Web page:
Daily Mail Corrects Melanie Phillips on “Winterval”

Journalist previously threatened blogger with libel action for making same correction

September 2011: In the Daily Mail, Melanie Phillips writes about the “onslaught” against Christians in Britain, observing that:

Thus Christmas has been renamed in various places ‘Winterval’.

Kevin Arscott of the Angry Mob blog picked her up on this, noting that:

No, Melanie, it has never been renamed Winterval. It didn’t happen, and it didn’t happen in one solitary council in Birmingham in 1997.

Whilst you eagerly await 2011’s roll call of terrible hacks, feel free to re-read (or read for the first time) and share my essay on Winterval.

He also brought this to her attention by email, and wrote a follow-up post based on her response. Phillips, who also railed against Winterval as the “censorship” of Christians, immediately made a libel threat:

Your blog post about me is highly defamatory and contains false allegations for which you would stand to pay me significant damages in a libel action. There are many things I could say to point out the gross misrepresentations, selective reporting and twisted distortions in what you have written. I will not do so, however, because you have shown gross abuse of trust in publishing on your blog private correspondence from me without my permission. 

November 2011: The Daily Mail adds a correction to Phillips’ column:

A previous version of this article stated that Christmas has been renamed in various places Winterval. Winterval was the collective name for a season of public events, both religious and secular, which took place in Birmingham in 1997 and 1998. We are happy to make clear that Winterval did not rename or replace Christmas.

A version of the correction has also appeared on the Mail’s corrections page, although it begins with a corporate “We” rather than using Phillips’ name and it gives the date of publication as having been 26 September: Phillips’ piece was published on-line the day before.

However, Bob Haywood, who wrote the first article on the subject of “Winterval” back in 1997, has left a statement on the Press Gazette website:

I’m all in favour of killing off urban myths – but Winterval isn’t one of them. I am the journalist who broke the Winterval tale in 1998 – and I’m proud of it. More importantly, it was entirely accurate. There has been an insidious attempt of late to undermine this story, presumably in the hope that those who know the truth are long since gone. Previously, I have remained silent. But now that even the Daily Mail is apologising for it, let’s have the truth. In the run-up to Christmas 1998, I was a staffer on the Sunday Mercury in Birmingham and we exclusively reported – as the splash – the fact that the aptly-named Bishop of Birmingham, Mark Santer, was furious that Winterval had been adopted as the umbrella name for the city’s festive celebrations. Birmingham City Council moaned then – and has been moaning off and on ever since – that its dreadfully-uninspired slogan had been misrepresented. This from a local authority which ruled five years earlier that its Christmas lights must be called “festive lights”. I didn’t seek out Bishop Santer; his remarks were made in a newsletter sent to parishes throughout the diocese – and reported verbatim in the Sunday Mercury, along with comments from the city council. Other newspapers and journalists may since have taken liberties with my tale but I stand by the original. One final thought: if Birmingham City Council’s vastly-overpaid marketing department was so comfortable with the Winterval tag, why did it abandon the absurd concoction the following Christmas  – and every Christmas since?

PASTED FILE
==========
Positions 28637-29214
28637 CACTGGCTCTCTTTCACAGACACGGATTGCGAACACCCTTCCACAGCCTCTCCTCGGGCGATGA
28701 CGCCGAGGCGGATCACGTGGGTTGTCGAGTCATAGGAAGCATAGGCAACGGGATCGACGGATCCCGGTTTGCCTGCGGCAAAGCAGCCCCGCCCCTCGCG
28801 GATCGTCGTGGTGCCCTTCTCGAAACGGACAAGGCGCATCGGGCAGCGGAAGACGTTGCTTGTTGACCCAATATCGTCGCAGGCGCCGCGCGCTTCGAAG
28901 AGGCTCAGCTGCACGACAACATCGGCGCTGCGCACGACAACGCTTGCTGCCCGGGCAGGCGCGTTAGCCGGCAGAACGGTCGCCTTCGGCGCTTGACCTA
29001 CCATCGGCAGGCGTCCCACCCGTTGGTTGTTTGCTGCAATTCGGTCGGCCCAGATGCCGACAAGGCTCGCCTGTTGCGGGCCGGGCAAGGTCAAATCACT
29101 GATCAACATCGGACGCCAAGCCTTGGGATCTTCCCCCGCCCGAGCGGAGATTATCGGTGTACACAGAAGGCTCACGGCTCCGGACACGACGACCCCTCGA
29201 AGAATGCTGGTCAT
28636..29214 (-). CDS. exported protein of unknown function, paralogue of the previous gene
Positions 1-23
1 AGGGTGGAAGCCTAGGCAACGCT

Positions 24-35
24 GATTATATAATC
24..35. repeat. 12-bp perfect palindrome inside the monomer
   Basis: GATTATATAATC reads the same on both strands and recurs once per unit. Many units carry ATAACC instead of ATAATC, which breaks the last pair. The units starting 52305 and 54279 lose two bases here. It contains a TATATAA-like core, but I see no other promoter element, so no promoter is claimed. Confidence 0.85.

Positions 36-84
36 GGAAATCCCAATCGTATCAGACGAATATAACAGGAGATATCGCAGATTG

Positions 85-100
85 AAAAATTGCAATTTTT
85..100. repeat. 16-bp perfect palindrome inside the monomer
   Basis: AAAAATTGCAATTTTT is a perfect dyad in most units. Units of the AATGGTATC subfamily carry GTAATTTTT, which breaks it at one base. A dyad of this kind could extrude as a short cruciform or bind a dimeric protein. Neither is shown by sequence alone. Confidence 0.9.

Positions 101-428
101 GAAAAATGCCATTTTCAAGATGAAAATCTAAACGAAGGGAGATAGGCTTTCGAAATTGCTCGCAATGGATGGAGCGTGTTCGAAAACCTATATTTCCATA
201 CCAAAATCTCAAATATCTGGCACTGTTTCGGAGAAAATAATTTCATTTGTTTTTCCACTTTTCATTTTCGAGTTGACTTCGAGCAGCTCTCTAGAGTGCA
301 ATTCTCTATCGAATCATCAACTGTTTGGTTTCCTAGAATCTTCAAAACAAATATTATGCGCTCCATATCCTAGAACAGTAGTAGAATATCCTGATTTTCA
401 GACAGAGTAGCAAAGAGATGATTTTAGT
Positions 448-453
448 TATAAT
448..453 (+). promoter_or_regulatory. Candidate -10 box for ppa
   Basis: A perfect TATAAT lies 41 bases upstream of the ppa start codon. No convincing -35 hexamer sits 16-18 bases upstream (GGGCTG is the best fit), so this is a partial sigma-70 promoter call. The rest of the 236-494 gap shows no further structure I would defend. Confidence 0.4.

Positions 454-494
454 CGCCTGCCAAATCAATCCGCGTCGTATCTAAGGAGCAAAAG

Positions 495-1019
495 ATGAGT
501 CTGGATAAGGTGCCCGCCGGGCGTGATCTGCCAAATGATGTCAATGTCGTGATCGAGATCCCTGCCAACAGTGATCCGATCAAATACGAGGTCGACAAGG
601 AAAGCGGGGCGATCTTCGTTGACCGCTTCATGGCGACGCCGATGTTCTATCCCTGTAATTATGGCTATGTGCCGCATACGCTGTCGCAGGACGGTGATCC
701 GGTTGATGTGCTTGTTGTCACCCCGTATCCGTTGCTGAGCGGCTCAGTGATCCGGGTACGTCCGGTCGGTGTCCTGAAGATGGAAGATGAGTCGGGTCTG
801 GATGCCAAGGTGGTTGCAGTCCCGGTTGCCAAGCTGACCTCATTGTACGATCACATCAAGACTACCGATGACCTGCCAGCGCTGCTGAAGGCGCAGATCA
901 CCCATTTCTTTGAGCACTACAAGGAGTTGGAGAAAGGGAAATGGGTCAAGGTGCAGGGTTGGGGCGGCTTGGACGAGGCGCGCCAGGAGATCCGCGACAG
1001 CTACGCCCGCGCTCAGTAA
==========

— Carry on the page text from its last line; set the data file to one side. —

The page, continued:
Other commentators remain unconvinced:

No one is saying Winterval didn’t happen. They have  complained that it did not rename or replace Christmas. That is the Winterval Myth. From your comment, you seem to stand by a story which reported that a Bishop was angry at Winterval. That’s true, he was. But Santer was complaining that Christmas wasn’t being called Christmas any more, because of Winterval. That simply isn’t true, as the Winterval  posters that can be found on Wikipedia proves. Far from ‘moaning’ the Council are rigth WInterval was misrepresented and have made clear that:

there was a banner saying Merry Christmas across the front of the council house, Christmas lights, Christmas trees in the main civil squares, regular carol-singing sessions by school choirs, and the Lord Mayor sent a Christmas card with a traditional Christmas scene wishing everyone a Merry Christmas.

Phillips’ use of the Winterval  story was part of larger campaign by the Mail to whip up hysteria over the use of “BCE” and “CE” rather than “BC” and “AD” on part of the BBC website. That was a load of nonsense too, as I blogged here.

(H/T Stephen Baxter, and to comment on his blog by Andy Mabbett)